Within his first minute at the podium Monday, White House Press Secretary Sean Spicer let the assembled press know he'd been checking his Twitter mentions over the weekend.
"As I get started, I know that [Obama press secretary] Josh Earnest was voted the most popular press secretary by the press corps," Spicer said. "After checking my Twitter feed, I shot Josh an email last night letting him know that he can rest easy, that his title is secure for at least the next few days."
The Trump administration is only four days old, but it's already evident that Twitter is playing a significant role inside it — not just as a publishing tool, but as a feedback channel. Spicer and other members of the administration are clearly watching the platform closely, monitoring the activity on it and acting based on what they see there. Trump used the platform vigorously and effectively during his campaign; now, it seems, little has changed.
In fact, in each of his two visits to the James S. Brady Press Briefing Room, Spicer has led with Twitter. On Saturday, much of his statement focused on tweets the administration didn't like.
"For all the talk about the proper use of Twitter, two instances yesterday stand out," Spicer said at the start of his Saturday remarks. After criticizing a report that falsely claimed Trump had removed the bust of Martin Luther King Jr. from the Oval Office, Spicer then criticized news organizations' (accurate) tweets about the size of Trump's inauguration crowd. "Photographs of the inaugural proceedings were intentionally framed in a way, in one particular tweet, to minimize the enormous support that had gathered on the National Mall," Spicer said.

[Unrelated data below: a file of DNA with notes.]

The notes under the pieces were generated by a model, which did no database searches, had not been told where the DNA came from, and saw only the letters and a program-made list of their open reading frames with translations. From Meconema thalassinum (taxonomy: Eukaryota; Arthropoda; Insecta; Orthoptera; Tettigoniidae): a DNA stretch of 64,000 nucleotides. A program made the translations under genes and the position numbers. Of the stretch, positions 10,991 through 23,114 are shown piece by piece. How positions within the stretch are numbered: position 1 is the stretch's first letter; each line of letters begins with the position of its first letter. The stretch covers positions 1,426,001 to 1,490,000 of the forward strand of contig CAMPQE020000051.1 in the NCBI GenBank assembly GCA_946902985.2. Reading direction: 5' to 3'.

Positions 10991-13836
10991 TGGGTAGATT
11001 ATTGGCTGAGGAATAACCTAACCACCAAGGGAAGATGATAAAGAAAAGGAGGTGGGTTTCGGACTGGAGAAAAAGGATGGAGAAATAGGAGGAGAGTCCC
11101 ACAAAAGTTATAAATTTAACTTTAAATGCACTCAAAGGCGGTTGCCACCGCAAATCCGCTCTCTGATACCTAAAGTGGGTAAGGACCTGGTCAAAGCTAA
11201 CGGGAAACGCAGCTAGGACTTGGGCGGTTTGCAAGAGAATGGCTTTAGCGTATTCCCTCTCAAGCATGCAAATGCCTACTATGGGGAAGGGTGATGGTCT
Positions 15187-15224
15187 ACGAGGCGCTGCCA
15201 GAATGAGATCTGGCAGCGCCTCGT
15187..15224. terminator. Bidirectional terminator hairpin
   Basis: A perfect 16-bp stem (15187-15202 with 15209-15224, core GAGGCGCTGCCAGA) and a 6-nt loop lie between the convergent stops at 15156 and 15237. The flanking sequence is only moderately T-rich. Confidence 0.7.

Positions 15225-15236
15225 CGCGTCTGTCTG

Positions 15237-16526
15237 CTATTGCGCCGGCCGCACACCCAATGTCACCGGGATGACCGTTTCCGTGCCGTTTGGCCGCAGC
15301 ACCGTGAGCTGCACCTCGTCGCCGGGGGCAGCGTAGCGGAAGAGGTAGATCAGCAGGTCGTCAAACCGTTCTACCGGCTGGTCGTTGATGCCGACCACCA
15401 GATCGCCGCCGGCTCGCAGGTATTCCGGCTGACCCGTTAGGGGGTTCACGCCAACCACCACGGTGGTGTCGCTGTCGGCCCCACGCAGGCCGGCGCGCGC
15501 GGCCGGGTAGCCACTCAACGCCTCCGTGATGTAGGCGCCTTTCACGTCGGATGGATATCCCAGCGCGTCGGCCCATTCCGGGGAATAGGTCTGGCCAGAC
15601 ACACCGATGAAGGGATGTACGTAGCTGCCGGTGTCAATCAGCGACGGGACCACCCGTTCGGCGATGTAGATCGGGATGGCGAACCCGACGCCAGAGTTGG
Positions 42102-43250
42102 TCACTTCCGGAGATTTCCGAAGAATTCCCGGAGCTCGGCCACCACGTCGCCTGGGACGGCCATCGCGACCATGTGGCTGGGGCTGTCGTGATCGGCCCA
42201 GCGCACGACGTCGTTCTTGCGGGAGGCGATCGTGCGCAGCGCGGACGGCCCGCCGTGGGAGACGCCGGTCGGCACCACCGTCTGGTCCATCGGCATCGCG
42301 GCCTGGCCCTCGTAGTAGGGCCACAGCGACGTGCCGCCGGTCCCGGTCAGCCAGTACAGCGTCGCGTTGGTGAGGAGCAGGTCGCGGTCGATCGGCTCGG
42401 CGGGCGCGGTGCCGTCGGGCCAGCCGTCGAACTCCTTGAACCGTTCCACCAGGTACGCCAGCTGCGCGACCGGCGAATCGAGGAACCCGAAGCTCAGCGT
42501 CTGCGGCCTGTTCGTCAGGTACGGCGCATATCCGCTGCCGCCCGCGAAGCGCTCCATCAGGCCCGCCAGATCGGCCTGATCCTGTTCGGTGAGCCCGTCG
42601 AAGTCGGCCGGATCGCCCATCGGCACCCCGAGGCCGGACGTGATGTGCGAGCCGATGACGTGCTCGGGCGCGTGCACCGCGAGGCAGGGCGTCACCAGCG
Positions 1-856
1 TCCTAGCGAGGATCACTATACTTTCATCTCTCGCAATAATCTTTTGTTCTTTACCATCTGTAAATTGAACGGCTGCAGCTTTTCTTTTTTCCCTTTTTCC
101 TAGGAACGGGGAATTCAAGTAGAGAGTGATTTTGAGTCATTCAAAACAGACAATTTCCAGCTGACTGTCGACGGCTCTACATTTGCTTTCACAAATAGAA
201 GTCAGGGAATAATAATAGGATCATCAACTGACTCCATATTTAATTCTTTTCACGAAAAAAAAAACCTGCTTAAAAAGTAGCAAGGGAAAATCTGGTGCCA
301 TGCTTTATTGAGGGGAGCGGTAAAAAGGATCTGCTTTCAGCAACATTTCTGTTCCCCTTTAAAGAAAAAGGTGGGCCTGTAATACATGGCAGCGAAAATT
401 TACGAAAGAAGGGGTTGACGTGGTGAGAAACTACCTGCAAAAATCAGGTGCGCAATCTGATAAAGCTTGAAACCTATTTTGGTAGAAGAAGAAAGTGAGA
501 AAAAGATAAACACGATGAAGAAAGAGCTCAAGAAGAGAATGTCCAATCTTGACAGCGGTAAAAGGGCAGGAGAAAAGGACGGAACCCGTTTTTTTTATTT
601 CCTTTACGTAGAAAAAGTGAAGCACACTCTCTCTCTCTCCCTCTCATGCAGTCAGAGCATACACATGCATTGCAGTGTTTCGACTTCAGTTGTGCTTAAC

The Trump administration's focus on Twitter has already extended beyond news organizations. After the National Park Service retweeted tweets pointing out Trump's smaller crowd size, administration officials ordered it to temporarily stop tweeting, reportedly out of concern that it was hacked.
The Park Service apologized Saturday, calling the retweets mistaken.
And, of course, President Trump is keeping his "big, beautiful Twitter account" active, having tweeted more from @realDonaldTrump than @POTUS since his swearing-in. Trump regularly takes to the service to go around traditional media and its filters. His tweets often move markets and have already broken with behavior expected of a president.
As BuzzFeed News has reported, the discussion of Trump on Twitter far outpaces anything else on the platform. Trump is discussed more than 10 times as often as all of the Kardashians combined.
Spicer, for his part, has suggested replacing traditional press conferences with social media question-and-answer sessions.
Alex Kantrowitz is a senior technology reporter for BuzzFeed News and is based in San Francisco. He reports on social and communications.
Contact Alex Kantrowitz at email@example.com.
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